Gene controls plant's clock and flowering time

September 05, 2002

MADISON -- Plants have never impressed anyone with their intelligence, but they do measure the seasons and tell time. After all, a Christmas cactus blooms only in winter and an evening primrose opens just at dusk.

Now, scientists led by University of Wisconsin-Madison researchers report that they have discovered a gene that regulates when plants flower and is critical for keeping a plant's 24-hour clock running accurately. The researchers will publish their findings in the Friday, Sept. 6, issue of the scientific journal Nature.

The discovery adds a new piece to the still-unfinished puzzle of how plants regulate the transition from vegetative growth to flowering, and control their daily rhythmic activity. Mark Doyle, the article's lead author, says the discovery may aid agriculture, as farmers want to maximize vegetative growth from crops such as alfalfa and spinach, or control the timing of flowering and seed production.

"Our primary interest is in understanding what this new gene does to control flowering, but it may be difficult to separate that from its effects on the clock that determines plant rhythms," says Doyle, a research assistant in the College of Agricultural and Life Sciences.

Working with plant molecular biologist Richard Amasino in the Department of Biochemistry, Doyle identified the new gene, which they called early flowering 4 (ELF4).

"So far, scientists haven't found any genes similar to ELF4 outside the plant kingdom," Amasino says. "All organisms have these internal clocks, but there are different molecular mechanisms that operate them."

The Wisconsin scientists discovered the gene in Arabidopsis thaliana, a small plant used worldwide to study plant genetics, physiology and molecular biology. Arabidopsis plants typically flower quickly when days have 12 hours of light or more but take a long time to begin flowering when the day length is eight hours. Scott Michaels and Fritz Schomburg in Amasino's lab created tens of thousands of plants with individual genes inactivated and Doyle grew them in conditions where the day length was eight hours. He identified a plant that bloomed early despite the eight-hour days because the plant was a mutant in which the ELF4 gene was inactivated. He then isolated ELF4.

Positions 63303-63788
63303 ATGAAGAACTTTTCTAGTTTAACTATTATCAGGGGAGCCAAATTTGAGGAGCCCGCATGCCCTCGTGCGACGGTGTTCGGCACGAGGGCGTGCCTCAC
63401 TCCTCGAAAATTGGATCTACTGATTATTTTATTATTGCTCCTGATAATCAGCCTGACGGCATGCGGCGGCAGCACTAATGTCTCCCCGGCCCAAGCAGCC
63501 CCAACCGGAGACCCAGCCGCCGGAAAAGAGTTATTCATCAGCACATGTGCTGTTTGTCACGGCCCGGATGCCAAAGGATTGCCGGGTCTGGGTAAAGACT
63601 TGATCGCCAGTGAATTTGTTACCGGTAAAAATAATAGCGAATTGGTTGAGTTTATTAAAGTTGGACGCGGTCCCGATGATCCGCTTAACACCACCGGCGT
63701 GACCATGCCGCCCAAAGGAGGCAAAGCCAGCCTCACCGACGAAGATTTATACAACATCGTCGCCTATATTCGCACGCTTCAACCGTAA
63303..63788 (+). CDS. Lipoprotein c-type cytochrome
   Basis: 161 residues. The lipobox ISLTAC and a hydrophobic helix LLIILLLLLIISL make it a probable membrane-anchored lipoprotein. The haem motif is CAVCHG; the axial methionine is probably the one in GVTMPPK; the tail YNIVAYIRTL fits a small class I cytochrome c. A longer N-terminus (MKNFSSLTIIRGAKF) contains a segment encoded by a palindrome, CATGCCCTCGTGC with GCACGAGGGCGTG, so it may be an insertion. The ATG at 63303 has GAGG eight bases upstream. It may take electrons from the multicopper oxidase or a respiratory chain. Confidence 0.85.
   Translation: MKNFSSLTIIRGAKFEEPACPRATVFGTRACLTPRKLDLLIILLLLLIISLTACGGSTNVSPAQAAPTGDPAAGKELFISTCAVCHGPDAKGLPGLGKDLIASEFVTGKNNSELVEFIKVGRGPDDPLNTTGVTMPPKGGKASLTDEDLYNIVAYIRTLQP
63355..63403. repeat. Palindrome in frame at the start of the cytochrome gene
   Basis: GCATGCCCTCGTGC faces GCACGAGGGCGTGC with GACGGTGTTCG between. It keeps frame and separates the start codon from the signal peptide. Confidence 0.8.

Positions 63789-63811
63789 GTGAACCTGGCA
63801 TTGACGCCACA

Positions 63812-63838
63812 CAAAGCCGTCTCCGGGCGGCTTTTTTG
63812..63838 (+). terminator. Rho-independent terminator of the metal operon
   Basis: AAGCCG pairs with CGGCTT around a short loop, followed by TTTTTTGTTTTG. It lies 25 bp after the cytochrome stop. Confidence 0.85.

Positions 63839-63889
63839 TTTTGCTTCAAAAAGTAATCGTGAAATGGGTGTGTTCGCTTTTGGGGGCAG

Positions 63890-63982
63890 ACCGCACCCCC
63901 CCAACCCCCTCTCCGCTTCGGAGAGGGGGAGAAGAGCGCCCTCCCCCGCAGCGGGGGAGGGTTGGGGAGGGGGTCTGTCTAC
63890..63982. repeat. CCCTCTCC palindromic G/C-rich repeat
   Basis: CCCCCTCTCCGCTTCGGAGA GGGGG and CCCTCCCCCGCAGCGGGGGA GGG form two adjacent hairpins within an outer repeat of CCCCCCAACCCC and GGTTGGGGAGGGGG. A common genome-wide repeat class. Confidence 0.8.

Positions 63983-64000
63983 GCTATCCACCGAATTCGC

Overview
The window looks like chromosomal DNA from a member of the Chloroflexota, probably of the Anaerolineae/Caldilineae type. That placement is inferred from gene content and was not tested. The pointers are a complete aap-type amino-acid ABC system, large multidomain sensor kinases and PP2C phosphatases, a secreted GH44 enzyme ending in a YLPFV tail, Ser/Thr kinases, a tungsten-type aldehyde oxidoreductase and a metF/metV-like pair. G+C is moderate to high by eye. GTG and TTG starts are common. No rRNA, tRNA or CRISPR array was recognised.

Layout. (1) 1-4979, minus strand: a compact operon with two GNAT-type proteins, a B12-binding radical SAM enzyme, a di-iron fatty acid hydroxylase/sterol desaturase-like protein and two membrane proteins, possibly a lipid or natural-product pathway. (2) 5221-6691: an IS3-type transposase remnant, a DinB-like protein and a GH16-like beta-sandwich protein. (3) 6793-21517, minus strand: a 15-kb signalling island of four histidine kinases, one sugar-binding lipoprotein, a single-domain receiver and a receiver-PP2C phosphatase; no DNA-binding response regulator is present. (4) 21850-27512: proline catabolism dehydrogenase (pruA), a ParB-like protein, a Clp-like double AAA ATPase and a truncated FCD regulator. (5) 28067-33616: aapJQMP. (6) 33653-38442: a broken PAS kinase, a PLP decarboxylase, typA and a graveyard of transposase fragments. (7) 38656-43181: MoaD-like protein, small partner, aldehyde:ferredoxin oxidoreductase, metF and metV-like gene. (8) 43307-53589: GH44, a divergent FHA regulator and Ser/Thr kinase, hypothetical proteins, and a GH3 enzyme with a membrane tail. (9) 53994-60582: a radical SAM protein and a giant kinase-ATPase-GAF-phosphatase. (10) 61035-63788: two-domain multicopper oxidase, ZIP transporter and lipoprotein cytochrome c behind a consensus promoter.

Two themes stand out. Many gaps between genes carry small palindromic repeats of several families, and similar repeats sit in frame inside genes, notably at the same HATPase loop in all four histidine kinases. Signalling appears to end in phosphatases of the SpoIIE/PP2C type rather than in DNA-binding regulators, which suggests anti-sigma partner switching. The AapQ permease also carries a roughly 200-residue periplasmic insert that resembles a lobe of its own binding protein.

Doyle and Amasino sent plants with and without a functioning ELF4 gene to Andrew Millar's lab at the University of Warwick in England. When the Warwick group held the plants in continuous light or darkness, those with the ELF4 continued their daily patterns of leaf movement and gene expression. Plants without a functioning ELF4 gene quickly lost those rhythmic 24-hour patterns.

When Doyle restored a functioning ELF4 gene to plants lacking one, those plants could again maintain daily patterns even under constant light or darkness.

"ELF4 is critical to keeping the clock working accurately," says Doyle. However, he notes that there are five or six other genes that play a role in the plant's clock. "Scientists still have a lot of work to do before we can explain the molecular circuitry by which these genes, and the proteins produced from them, keep plants on a 24-hour cycle."
Joining the Wisconsin researchers as co-authors of the Nature paper are: Andrew J. Millar, Seth J. Davis, Ruth M. Bastow, and Harriet G. McWatters from the University of Warwick in England; and László Kozma-Bognár and Ferenc Nagy from the Institute of Plant Biology at the Biological Research Center in Hungary.

The UW-Madison research was supported by state funding to the College of Agricultural and Life Sciences, by a training grant from the National Institutes of Health, and by research grants from the USDA and National Science Foundation.


Rick Amasino, 608-262-4704,;
George Gallepp 608-262-3636

University of Wisconsin-Madison

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